Can I Save a Dehydrated Bonsai?

Written by mary mcnally
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Can I Save a Dehydrated Bonsai?
Bonsai need to be watered daily. (Stephen Schauer/Lifesize/Getty Images)

Bonsai plants can be made from most woody tree species. The tree is planted in a shallow tray to keep the roots and tree small. Bonsai need daily watering. Even forgetting to water for one day can cause permanent damage to the plant. However, more bonsai die from overwatering than from dehydration. Water immersion of the bonsai is not necessary for daily watering, but it may save a dehydrated bonsai.

Water Immersion

The bonsai tray should be immersed in room temperature water until all the air bubbles stop rising to the surface of the water. Water that is colder or hotter than room temperature may shock the plant and cause further damage such as the leaves curling, wilting and dropping off the tree. Leaving the bonsai immersed in water overnight can kill the plant, as the small roots are delicate and can begin to rot.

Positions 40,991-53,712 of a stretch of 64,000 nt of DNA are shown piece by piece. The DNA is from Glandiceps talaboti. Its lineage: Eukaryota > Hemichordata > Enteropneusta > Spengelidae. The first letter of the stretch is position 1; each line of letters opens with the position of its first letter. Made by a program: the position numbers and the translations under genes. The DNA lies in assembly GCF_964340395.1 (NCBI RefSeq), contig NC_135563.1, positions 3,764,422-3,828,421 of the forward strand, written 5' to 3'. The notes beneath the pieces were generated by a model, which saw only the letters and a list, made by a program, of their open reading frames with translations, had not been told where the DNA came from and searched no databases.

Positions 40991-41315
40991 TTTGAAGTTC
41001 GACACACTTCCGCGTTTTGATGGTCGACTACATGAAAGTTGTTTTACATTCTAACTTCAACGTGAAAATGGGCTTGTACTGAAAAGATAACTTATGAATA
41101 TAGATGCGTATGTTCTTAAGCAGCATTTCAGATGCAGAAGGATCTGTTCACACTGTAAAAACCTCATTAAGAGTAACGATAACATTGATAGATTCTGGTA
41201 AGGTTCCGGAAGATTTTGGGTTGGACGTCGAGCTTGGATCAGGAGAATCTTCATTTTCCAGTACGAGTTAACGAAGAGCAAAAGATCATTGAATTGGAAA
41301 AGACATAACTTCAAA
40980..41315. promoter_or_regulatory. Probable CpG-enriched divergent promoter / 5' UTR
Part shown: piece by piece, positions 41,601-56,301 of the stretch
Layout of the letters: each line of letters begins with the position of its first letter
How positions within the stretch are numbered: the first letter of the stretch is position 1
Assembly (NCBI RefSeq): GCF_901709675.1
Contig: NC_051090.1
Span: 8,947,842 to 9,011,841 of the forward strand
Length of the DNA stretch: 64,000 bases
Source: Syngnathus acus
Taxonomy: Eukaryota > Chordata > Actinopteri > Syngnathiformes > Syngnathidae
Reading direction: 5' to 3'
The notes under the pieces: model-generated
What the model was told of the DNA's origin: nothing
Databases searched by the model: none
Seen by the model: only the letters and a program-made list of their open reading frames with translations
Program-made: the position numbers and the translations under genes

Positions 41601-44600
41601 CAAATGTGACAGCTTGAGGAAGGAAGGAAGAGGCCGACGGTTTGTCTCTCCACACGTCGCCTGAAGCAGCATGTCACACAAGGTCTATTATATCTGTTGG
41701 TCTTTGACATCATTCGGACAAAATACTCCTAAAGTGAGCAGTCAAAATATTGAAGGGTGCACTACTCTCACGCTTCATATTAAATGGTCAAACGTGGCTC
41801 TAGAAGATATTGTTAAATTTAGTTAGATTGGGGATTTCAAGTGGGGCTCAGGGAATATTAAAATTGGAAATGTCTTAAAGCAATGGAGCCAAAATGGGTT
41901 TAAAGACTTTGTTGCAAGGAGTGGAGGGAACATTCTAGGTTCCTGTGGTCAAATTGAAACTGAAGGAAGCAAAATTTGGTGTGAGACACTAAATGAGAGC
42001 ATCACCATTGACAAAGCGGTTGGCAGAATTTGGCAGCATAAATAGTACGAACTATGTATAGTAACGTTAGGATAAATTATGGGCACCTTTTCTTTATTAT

Floating Soil

Desiccated soil does not always rehydrate quickly or easily; it can float to the top of the water once the bonsai is immersed, bringing the roots up with it. Keep the soil and bonsai roots spread evenly and in your planting tray by first placing clean pebbles on top of the soil before you immerse the bonsai plant in water. Fine mesh screen squares placed on the tray also work well.

Wilted Leaves

The leaves on your bonsai tree may curl up and wilt if you do not water it daily. The needles may fall off evergreen varieties. If the leaves are still curled up after immersing the bonsai in water, do not pull the leaves off. Give them at least a day to uncurl or drop off the plant. Pulling off leaves that still have some life in them can further damage the plant.

Permanent Damage

Dehydration of a bonsai tree may cause permanent damage if the plant survives. Some roots may die off, or the tree may not grow well and succumb easily to pests and diseases. While pruning and wiring are normal techniques used to shape a bonsai tree, they also put stress on the tree's system. Hold off on using these techniques to shape the tree until it has recovered from being dehydrated.

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